Following up on its prior order and as I had indicated in my prior blog post (Michigan Supreme Court Suspends All Case Filing Deadlines), the Court has now issued a clarifying order “tolling” filing deadlines for jurisdictional appeals; the time for filing a Claim of Appeal and Application for Leave to Appeal in the Supreme Court are jurisdictional – the Court will not recognize the filing if it is not filed within the time limit due date as specified in the Michigan Court Rules. A “late appeal” may be filed in the Court of Appeals, but the appeal is no longer one of right, but rather may be heard at the discretion of the Court.
For Supreme Court applications – late applications are not accepted.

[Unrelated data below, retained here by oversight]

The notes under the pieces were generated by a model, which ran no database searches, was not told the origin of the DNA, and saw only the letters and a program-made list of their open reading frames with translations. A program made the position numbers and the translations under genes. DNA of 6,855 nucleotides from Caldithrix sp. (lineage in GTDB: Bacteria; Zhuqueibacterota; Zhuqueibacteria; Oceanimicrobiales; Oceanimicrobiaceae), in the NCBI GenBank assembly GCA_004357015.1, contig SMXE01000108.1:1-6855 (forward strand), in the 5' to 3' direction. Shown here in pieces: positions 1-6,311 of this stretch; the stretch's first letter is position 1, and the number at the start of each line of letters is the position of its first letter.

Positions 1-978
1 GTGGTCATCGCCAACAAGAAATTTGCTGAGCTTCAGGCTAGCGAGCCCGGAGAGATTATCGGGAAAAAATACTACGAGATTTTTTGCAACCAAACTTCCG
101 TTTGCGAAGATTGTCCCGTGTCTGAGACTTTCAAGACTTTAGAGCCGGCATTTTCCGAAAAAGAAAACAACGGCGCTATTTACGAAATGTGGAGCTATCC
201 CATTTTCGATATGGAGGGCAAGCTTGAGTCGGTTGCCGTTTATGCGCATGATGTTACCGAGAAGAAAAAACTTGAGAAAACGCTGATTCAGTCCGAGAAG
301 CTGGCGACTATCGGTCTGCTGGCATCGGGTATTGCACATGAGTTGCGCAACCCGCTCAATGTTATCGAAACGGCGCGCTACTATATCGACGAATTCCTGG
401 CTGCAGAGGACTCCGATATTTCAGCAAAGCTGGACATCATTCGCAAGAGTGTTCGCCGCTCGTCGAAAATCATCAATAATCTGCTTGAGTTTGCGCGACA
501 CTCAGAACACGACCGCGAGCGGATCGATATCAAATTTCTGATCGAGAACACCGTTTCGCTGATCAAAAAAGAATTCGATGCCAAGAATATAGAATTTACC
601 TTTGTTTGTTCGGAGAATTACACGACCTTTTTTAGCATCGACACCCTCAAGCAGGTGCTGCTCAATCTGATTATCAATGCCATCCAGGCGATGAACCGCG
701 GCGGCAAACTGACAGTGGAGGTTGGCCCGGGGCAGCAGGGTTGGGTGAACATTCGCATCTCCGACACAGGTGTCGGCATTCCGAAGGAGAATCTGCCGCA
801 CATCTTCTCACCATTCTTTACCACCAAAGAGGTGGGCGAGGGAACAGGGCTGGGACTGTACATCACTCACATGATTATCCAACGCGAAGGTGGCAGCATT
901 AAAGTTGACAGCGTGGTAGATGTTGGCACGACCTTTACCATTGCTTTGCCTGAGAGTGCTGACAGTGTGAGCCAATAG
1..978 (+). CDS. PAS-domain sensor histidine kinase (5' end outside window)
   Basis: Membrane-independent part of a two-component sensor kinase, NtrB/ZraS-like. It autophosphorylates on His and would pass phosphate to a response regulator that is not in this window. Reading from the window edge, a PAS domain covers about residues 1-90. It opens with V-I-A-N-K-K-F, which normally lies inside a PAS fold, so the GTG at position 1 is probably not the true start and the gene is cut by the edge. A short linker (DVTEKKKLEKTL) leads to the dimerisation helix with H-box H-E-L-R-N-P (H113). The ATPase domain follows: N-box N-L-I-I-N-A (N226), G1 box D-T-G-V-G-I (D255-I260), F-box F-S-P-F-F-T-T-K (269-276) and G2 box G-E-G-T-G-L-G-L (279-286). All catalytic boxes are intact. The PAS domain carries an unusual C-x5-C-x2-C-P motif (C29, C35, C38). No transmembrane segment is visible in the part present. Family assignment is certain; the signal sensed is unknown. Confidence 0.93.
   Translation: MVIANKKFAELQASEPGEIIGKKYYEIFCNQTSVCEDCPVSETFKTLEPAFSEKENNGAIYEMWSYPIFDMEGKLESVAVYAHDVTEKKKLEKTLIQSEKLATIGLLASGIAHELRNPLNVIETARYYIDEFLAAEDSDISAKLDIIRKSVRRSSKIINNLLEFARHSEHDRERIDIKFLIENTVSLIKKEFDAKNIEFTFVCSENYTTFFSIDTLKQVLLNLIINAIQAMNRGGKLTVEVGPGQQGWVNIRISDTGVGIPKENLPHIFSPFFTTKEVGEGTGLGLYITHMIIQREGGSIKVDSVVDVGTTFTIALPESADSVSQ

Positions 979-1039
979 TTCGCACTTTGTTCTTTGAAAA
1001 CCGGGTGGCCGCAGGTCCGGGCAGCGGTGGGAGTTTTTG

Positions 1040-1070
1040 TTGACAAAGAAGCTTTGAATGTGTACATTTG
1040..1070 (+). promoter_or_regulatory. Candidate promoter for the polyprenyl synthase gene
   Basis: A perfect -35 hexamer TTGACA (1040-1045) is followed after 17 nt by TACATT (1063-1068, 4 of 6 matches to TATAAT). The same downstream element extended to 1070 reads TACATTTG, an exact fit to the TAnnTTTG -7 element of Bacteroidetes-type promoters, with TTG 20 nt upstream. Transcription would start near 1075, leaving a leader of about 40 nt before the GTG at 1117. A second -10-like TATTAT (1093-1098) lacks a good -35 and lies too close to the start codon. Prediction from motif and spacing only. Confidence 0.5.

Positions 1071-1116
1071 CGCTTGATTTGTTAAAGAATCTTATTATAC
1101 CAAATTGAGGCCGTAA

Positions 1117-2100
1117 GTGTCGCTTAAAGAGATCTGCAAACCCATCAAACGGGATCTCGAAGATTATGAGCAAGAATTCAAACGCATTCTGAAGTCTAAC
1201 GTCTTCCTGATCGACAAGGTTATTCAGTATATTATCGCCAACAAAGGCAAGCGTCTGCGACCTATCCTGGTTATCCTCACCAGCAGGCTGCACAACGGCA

The new order, AO 2020-4, effectively tolls the period of filing during the period of the Governor’s declared state of emergency (including any extensions) and it gives filers the same number of days to file upon expiration of the period of emergency as they had to file when the period commenced on March 24. It seems this particular aspect of the order was designed to avoid a large filing influx on the day after expiration of the filing period, which makes sense as the Courts would be flooded with appeals and applications on a single day.
This is an effective solution. Michigan Supreme Court is really proactive and handling this crisis extremely well! Well done!